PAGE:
Where did the idea for Luna Zorro come from?
When my family and I first moved to Antigua in Guatemala nine years ago, I wanted a bedspread for our room. Ideally it would be handwoven and made locally. Although there were so many beautiful textiles in bold colours, I wanted something a little more neutral. After speaking with loads of artisans, one guy asked me exactly what I was looking for. I sketched out a simple design, which he took to his family by Lake Atitlán. A couple of weeks later, they had hand woven exactly what I wanted!
I shared a picture of my son asleep on the bedspread. Within minutes an architect from Panama noticed it. She was redesigning a boutique hotel called Las Clementinas in Panama City and asked for 15 more just like it. The weavers got the order perfectly. Before I shipped them I came up with a business name. Luna Zorro (which translates to Moon Fox in Spanish) is named after my children- Joaquin Fox and Hazel Moon.
A year and a half after starting Luna Zorro we got an order of 1,000 hand woven bath robes from Auberge, for their luxury hotel in Los Cabos. It took 6,000 yards of fabric to complete the order but succeeded. We now create bespoke textiles for 12 different Auberge properties and ship to clients all across the world.
Who are the Guatemalan artisans you partner with at Luna Zorro?
I met a whole community of incredible weavers and artisans in the western highlands of Guatemala and I now work regularly with four big families. Creating Luna Zorro has been an incredible way to bring their products into a luxury market, which I believe is 100% where they belong. Weaving is such an incredible, complex skill that should be honoured and preserved.
What were the biggest challenges you faced along the way?
I had no financial capital starting Luna Zorro, as everything is made to order. It’s a very human-centred product, made by hand without electricity. You have huge orders to fill but you also have to allow for human error or people getting sick. At times it can be hard to manage!
What first drew you to Central America?
I always knew I wanted to travel. I met my husband Juan, who is half Guatemalan, in San Francisco and we moved to Casco Viejo. This historic colonial neighbourhood in Panama City had the dilapidated beauty of Havana. You’d always see families hanging out, reggaeton blasting in the streets, outdoor cafes. Then came an inflow of architects rebuilding, restoring and gentrifying the city.
We always knew that we’d move to Guatemala eventually. While I started my textile design business here, Juan works in sustainable agroforestry. His family has a farm on the Caribbean coast here which has been in the family for generations. It’s a jungle where they once grew papaya and kept water buffalo. Now it’s mainly used to grow endangered tropical hardwood trees like rosewood and mahogany.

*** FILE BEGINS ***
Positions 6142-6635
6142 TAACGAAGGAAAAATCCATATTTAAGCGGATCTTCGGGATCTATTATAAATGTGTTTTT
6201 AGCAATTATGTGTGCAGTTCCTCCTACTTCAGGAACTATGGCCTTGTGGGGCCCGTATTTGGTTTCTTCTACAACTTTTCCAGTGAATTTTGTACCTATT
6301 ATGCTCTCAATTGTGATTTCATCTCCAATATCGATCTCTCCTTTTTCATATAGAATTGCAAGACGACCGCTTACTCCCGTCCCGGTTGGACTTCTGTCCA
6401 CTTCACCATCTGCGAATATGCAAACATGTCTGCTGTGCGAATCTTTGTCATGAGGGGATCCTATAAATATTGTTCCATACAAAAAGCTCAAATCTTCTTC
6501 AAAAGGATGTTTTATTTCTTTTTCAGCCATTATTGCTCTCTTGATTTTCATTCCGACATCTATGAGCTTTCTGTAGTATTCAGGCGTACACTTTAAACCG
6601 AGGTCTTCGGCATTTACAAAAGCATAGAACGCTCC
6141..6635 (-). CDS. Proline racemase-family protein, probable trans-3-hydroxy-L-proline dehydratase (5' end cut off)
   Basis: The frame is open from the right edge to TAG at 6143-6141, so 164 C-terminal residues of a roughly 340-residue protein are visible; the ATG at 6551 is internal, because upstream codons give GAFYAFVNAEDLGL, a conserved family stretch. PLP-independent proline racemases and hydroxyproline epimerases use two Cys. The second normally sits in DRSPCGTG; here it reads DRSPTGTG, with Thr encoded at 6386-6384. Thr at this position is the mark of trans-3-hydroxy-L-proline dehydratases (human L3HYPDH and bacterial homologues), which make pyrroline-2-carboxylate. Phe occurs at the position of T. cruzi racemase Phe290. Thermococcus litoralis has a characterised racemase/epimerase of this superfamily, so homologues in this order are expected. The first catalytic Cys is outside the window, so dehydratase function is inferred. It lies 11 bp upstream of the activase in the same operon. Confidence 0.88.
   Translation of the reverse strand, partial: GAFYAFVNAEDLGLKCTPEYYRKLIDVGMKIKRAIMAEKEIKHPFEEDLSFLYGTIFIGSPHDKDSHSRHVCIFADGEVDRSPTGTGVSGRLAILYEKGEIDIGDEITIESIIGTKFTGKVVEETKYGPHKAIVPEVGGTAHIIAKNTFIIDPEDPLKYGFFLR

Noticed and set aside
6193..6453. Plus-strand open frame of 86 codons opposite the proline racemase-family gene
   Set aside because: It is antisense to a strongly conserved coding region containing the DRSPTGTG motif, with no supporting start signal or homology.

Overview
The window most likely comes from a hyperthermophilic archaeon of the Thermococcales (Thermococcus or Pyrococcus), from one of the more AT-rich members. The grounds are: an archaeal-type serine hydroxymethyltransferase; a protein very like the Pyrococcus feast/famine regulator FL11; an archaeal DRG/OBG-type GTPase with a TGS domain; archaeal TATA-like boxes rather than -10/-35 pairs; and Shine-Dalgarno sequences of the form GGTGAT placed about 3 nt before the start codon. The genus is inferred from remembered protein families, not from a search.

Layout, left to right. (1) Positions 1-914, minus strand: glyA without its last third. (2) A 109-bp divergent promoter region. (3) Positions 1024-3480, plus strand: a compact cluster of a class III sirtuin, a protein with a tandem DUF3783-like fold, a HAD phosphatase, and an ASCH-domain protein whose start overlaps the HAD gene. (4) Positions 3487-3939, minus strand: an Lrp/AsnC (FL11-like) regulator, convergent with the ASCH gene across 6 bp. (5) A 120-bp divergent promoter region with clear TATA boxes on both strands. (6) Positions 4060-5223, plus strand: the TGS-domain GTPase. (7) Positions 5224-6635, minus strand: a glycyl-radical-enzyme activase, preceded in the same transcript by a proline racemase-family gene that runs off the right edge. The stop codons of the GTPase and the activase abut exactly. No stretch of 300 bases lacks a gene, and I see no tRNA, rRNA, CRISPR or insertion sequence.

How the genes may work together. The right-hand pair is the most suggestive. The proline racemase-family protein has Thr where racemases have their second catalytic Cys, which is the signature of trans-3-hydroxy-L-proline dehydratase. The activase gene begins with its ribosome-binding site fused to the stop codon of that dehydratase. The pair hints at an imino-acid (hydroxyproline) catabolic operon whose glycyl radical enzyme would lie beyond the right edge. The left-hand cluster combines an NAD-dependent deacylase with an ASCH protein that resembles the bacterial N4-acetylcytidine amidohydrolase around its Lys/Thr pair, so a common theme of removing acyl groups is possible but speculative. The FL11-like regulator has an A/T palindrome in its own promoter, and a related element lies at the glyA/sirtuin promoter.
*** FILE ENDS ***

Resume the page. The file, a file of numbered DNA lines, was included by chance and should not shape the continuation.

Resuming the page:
Where do you recommend visiting in Antigua?
Finca La Azotea, where my studio is located, is a beautiful working farm with guided coffee tours. There’s also Finca El Pilar, where you can hike and swim in a pool fed by natural spring water. A gallery called La Nueva Fabrica is well worth a visit to see contemporary art installations.
I love the coffee in Guatemala. Artista del Cafe and El Gran Cafe are two favourite spots of mine. The restaurant scene is great too- Nana has excellent cocktails and a vintage clothes store, while Santo Espiritu serves up incredible Italian food in a beautiful modern space.
There are so many more places I always recommend to people, so I created a custom map of Antigua featuring everything I love.
Any new projects on the horizon?
I designed and built a studio as a space for people to come together and honour the craft of weaving. You can meet artisans and learn traditional techniques. We’re based on the outskirts of Antigua, inside a 150 year old coffee farm. We have our own natural dyes garden, cotton plants and a whole greenhouse for growing cochineal and dyeing with indigo.
Recently we opened an outdoor kitchen, with natural wines and incredible food. The restaurant is run by Andrés Descamps and Pablo Diaz, the owner of Mercado 24 in Guatemala City which was voted one of Latin America’s top 100 restaurants.
I’m also working on developing a space for wellness retreats on the other side of Antigua. Groups can rent it out and I’ll offer a curated retreat myself a few times a year.
What do you never travel without?
Handwoven towels from Luna Zorro. They are lightweight, with cool designs and you can roll them up really small. They’re pretty versatile, as a wrap or a blanket for the plane and the ideal beach towel which dries off really quickly.
How do you unwind?
Yoga feels like an old friend. Studying World Arts and Cultures at UCLA in my twenties, I got credits for taking yoga classes. At the time I had no idea my teacher, Shiva Rea, was world famous. I thought it was way too hard at first, but through the years I’ve always come back to yoga to help me slow down and reconnect.
Cooking is also a huge part of my life. I love the decompression of going to the market, selecting fresh ingredients and preparing food each day.
Where’s next on your travel list?
I’m going to India in February for the first time which has always been a dream of mine. Although I’ve explored a lot of Central America, I haven’t been further south to Peru, Colombia or Bolivia so I’d love to explore there too. Often I’m drawn to places with a tradition of textiles and weaving. I have a collection of textiles from across the world handed down to me from my mother, grandmother and great aunt- it’s truly in my blood.
Discover the bespoke textiles of Luna Zorro here.